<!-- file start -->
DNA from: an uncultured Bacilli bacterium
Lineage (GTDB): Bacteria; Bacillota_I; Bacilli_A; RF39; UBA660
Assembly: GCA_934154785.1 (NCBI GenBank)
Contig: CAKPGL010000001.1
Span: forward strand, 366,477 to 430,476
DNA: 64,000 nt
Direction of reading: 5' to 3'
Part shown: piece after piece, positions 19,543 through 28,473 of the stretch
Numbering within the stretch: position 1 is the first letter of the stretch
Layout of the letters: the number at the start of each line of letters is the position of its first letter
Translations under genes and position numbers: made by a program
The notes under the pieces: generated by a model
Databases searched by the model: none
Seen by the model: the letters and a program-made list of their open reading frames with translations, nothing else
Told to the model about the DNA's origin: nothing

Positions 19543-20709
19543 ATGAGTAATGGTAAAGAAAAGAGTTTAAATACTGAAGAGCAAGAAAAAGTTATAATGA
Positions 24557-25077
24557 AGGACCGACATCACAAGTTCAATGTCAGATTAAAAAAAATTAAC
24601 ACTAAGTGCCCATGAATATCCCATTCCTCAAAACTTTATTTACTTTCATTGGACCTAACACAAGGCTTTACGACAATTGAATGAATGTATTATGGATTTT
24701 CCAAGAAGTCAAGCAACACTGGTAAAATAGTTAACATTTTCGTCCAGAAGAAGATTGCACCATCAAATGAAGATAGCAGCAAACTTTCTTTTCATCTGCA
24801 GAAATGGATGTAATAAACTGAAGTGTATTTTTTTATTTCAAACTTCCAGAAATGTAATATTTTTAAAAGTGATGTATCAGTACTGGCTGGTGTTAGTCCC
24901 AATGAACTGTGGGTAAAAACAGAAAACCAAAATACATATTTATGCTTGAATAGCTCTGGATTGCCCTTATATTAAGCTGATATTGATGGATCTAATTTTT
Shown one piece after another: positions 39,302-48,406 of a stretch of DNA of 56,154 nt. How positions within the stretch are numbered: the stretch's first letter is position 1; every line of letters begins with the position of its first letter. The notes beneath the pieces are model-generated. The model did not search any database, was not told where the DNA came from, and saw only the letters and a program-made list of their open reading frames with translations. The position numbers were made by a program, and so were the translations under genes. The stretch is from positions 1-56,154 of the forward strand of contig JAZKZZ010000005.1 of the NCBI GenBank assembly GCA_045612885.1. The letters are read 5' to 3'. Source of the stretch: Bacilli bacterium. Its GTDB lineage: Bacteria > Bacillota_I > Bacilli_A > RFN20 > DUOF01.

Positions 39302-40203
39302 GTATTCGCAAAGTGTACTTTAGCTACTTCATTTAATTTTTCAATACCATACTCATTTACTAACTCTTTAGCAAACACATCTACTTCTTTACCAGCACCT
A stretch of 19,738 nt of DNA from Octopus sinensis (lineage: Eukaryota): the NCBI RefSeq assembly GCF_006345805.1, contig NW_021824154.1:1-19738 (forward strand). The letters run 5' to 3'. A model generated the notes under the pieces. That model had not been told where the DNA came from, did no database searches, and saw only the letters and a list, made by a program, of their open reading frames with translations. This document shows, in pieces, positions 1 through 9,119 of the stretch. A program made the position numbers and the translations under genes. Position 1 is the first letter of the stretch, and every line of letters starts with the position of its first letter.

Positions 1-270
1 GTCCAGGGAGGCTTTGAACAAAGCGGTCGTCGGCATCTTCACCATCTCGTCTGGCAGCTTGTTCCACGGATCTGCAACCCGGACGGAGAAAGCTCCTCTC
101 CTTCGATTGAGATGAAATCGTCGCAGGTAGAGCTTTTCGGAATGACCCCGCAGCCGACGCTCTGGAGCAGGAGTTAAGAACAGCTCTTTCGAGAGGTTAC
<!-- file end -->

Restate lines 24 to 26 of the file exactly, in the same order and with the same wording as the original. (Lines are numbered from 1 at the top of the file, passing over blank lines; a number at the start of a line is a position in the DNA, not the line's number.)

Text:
Shown one piece after another: positions 39,302-48,406 of a stretch of DNA of 56,154 nt. How positions within the stretch are numbered: the stretch's first letter is position 1; every line of letters begins with the position of its first letter. The notes beneath the pieces are model-generated. The model did not search any database, was not told where the DNA came from, and saw only the letters and a program-made list of their open reading frames with translations. The position numbers were made by a program, and so were the translations under genes. The stretch is from positions 1-56,154 of the forward strand of contig JAZKZZ010000005.1 of the NCBI GenBank assembly GCA_045612885.1. The letters are read 5' to 3'. Source of the stretch: Bacilli bacterium. Its GTDB lineage: Bacteria > Bacillota_I > Bacilli_A > RFN20 > DUOF01.

Positions 39302-40203
39302 GTATTCGCAAAGTGTACTTTAGCTACTTCATTTAATTTTTCAATACCATACTCATTTACTAACTCTTTAGCAAACACATCTACTTCTTTACCAGCACCT